The demonstration was organised by the University of Nottingham's student's union as part of its Suicide Awareness Week, which started on Monday 18 March.
The 95 pairs of shoes were placed on the steps of the university's Djanogly Terrace by its Portland Building.
The shoes represent the number of students who took their own life in England and Wales between 2017 and 2018, according to data from the Office for National Statistics (ONS).
The display was conceived by Zoe Mackenzie, equal opportunities and welfare officer at the University of Nottingham, and Myles Smith-Thompson, a third year sociology student.
Smith-Thompson explains to The Independent that the idea for the campaign came about when he and Mackenzie met to discuss the counselling services offered to students at the university.
"I had close friends who had been impacted by the significantly long waiting times," he says.
According to the ONS, male higher education students are more likely to take their own lives than female students.
Between 2001 and 2017, of the 1,330 students who took their own lives in England and Wales, 66 per cent of them were male.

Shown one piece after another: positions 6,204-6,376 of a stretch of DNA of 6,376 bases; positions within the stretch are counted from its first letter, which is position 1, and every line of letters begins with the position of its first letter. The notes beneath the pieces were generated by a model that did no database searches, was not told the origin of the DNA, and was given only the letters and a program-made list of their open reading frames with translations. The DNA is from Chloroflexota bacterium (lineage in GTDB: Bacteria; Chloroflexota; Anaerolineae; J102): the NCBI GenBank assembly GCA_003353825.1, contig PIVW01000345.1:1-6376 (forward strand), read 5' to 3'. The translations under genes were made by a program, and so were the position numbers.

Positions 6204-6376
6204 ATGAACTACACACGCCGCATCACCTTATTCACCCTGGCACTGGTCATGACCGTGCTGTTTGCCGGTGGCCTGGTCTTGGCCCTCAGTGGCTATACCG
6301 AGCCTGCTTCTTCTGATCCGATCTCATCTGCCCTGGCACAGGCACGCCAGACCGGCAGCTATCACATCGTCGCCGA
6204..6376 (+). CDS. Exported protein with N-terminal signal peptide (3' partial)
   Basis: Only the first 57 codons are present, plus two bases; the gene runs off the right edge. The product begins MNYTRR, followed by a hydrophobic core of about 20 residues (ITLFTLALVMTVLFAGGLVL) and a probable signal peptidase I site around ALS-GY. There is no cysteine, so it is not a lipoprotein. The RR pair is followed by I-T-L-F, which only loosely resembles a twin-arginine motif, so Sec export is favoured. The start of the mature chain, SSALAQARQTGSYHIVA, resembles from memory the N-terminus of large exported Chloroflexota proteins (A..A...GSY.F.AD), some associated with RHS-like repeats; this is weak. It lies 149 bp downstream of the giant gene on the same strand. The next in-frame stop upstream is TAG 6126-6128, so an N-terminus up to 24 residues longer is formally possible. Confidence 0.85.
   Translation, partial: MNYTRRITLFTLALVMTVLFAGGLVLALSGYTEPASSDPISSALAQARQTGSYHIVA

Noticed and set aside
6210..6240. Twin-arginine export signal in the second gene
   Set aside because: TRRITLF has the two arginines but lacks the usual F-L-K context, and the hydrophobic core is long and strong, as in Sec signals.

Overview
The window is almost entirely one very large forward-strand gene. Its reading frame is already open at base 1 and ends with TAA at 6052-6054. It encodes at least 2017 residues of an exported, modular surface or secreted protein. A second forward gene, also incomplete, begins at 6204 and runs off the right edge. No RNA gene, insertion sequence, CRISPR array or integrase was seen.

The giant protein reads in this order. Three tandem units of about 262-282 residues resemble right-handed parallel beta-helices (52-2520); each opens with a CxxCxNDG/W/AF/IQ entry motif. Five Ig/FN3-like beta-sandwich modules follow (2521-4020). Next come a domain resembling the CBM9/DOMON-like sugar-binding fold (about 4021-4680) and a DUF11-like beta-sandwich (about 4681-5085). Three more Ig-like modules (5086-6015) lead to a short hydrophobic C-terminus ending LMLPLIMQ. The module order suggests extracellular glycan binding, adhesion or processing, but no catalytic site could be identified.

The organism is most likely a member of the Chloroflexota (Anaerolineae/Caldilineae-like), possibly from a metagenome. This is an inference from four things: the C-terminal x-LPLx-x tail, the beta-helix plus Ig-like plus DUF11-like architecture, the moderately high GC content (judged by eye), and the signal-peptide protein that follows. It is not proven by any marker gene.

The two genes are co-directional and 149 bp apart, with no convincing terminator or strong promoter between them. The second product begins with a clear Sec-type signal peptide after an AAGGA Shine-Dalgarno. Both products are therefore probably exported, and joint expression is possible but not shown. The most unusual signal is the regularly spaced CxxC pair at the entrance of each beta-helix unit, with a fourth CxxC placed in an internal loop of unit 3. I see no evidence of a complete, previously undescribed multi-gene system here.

Smith-Thompson adds that student suicide is a "growing issue", and has put forward a list of recommendations for the university on how it can improve its welfare services.
These have been included in the petition, which currently has more than 1,500 signatures.
The recommendations for improved welfare services include recognising World Suicide Prevention Day (10 September) on an annual basis, providing suicide awareness training for staff and increasing funding for the counselling service offered to students.
On Friday 22 March, a 95-second silence is scheduled to take place at the University of Nottingham to mark the last day of Suicide Awareness Week.
Mackenzie was inspired to put on the display after seeing a similar one organised by a mental health charity to raise awareness of child suicide, the welfare officer tells The Independent.
A spokesperson for the University of Nottingham tells The Independent that the institution invests more than £1m into its mental health, counselling and pastoral services every year.
They added that the university is rolling out mental health first aid training for staff across the university.
"We work closely with the students’ union, who are a key partner in supporting students’ welfare whilst they are at university and we look forward to working with them on the campaign and the points the students’ union have outlined," the spokesperson says.
You can contact suicide prevention charity Samaritans by contacting 116 123. The helpline is free to call and open 24 hours a day, seven days a week.
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